Children with cerebral palsy must often undergo various surgical interventions to improve and maintain their ambulatory status throughout their life. The use of instrumented gait analysis systems by an interdisciplinary team of providers has improved the ability to better target surgical and non-surigcal interventions to maintain gait function over time. This presentation discusses results from a study providing evidence supporting the current surigcal standards of care which allows for individuals with cerebral palsy to maintain gait function (walk speed, gait deviation index, and gross motor function classification system level) and quality of life over time.
Objectives: To investigate the association between childhood surgical interventions, walking ability, and gross motor function in adults with Cerebral Palsy.
Design: Prospective cross-sectional study
Participants: Male (47.2%) and female (52.8%) adults (Mean age: 25.0±5.3; Range: 18.5-48.7) all with CP (N=72).
Setting: An accredited clinical motion laboratory from a regional children’s hospital.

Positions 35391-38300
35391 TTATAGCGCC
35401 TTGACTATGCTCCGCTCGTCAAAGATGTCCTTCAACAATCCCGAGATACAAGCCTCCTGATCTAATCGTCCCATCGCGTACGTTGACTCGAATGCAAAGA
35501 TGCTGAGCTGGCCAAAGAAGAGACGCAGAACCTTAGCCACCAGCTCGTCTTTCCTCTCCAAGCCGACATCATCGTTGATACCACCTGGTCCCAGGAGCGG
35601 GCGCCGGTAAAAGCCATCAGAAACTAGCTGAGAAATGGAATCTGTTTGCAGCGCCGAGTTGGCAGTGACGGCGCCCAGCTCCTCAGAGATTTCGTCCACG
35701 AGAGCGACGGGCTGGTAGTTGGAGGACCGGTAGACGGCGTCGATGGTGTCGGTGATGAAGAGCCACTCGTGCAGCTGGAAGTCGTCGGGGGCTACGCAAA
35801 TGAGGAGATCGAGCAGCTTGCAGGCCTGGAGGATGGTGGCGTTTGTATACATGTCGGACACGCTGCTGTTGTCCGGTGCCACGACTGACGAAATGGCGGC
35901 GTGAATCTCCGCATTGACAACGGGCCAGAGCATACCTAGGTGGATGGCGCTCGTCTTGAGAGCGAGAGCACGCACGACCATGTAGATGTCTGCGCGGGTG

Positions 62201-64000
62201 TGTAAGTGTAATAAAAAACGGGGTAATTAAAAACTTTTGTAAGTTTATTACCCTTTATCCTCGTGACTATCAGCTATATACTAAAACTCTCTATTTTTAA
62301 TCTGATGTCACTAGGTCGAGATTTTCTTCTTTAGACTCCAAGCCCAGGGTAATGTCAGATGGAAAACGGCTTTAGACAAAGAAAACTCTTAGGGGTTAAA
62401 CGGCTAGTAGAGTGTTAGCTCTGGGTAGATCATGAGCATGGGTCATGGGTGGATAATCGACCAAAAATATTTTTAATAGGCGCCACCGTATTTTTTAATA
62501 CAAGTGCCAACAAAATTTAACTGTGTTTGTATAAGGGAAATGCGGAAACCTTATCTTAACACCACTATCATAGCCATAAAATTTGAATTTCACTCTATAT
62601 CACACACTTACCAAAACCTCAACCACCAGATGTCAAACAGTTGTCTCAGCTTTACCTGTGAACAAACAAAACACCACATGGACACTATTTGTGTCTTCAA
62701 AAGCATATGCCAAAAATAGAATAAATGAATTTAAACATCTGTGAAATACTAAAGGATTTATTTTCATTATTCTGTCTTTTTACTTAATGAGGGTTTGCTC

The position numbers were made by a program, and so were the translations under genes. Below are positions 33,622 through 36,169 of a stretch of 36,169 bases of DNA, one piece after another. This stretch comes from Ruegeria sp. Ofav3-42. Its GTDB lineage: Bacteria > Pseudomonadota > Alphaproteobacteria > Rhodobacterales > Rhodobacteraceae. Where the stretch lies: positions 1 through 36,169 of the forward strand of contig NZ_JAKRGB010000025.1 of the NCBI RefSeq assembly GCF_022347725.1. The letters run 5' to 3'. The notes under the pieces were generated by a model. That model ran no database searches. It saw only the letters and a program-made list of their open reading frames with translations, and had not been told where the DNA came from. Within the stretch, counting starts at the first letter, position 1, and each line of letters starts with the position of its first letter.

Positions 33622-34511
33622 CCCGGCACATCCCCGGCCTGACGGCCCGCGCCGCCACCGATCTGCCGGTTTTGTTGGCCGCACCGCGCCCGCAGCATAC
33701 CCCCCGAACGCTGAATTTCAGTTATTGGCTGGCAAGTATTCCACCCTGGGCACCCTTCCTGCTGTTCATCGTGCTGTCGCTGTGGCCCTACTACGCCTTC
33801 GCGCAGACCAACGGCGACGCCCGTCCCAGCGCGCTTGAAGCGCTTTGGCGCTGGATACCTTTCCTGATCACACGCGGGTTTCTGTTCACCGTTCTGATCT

Main Outcomes: Medical history was collected through chart review, pediatric surgeries were categorized into bony or soft tissue. Individuals were grouped either into those with improved outcomes or non-improved outcomes groups. Pediatric and adult Gait Deviation Index (GDI), normalized walking speed (WS), Gross Motor Function Classification System Levels (GMFCS) were evaluated from two time points (childhood and adulthood).
Results: Adults with hemiplegic CP were more likely to improve in their gait performance compared with non-hemiplegic CP, p<0.05, chi square test. Individuals with non-hemiplegic CP whom improved in functional metrics had increased number of surgeries compared with the non-improved group, p=0.05, Wilcoxon rank sum test. 33 individuals had soft tissue surgeries (group 1), 35 had boney with/out soft tissue surgeries (group 2), 4 had no surgeries and were excluded. There was a statistically significant difference, T test (p<0.05), in WS and GDI between group 1 (GDI=79.5, WS=62.33 m/s, GMFCS=1.6) and group 2 (GDI=70.6, WS=42.5 m/s, GMFCS=2.1).
Conclusions: In adults with CP gait is stable over time. There is an association between childhood surgeries and improved gait performance in adulthood. Adults with hemiplegic CP were most likely to improve in adult gait performance measures. The number of pediatric surgeries did correlate to improved functional outcomes in individuals with non-hemiplegic CP. Individuals with lower GMFCS tended to have more significant orthopedic surgeries in childhood. These results support current orthopedic clinical practice.
Author Disclosures: No disclosures.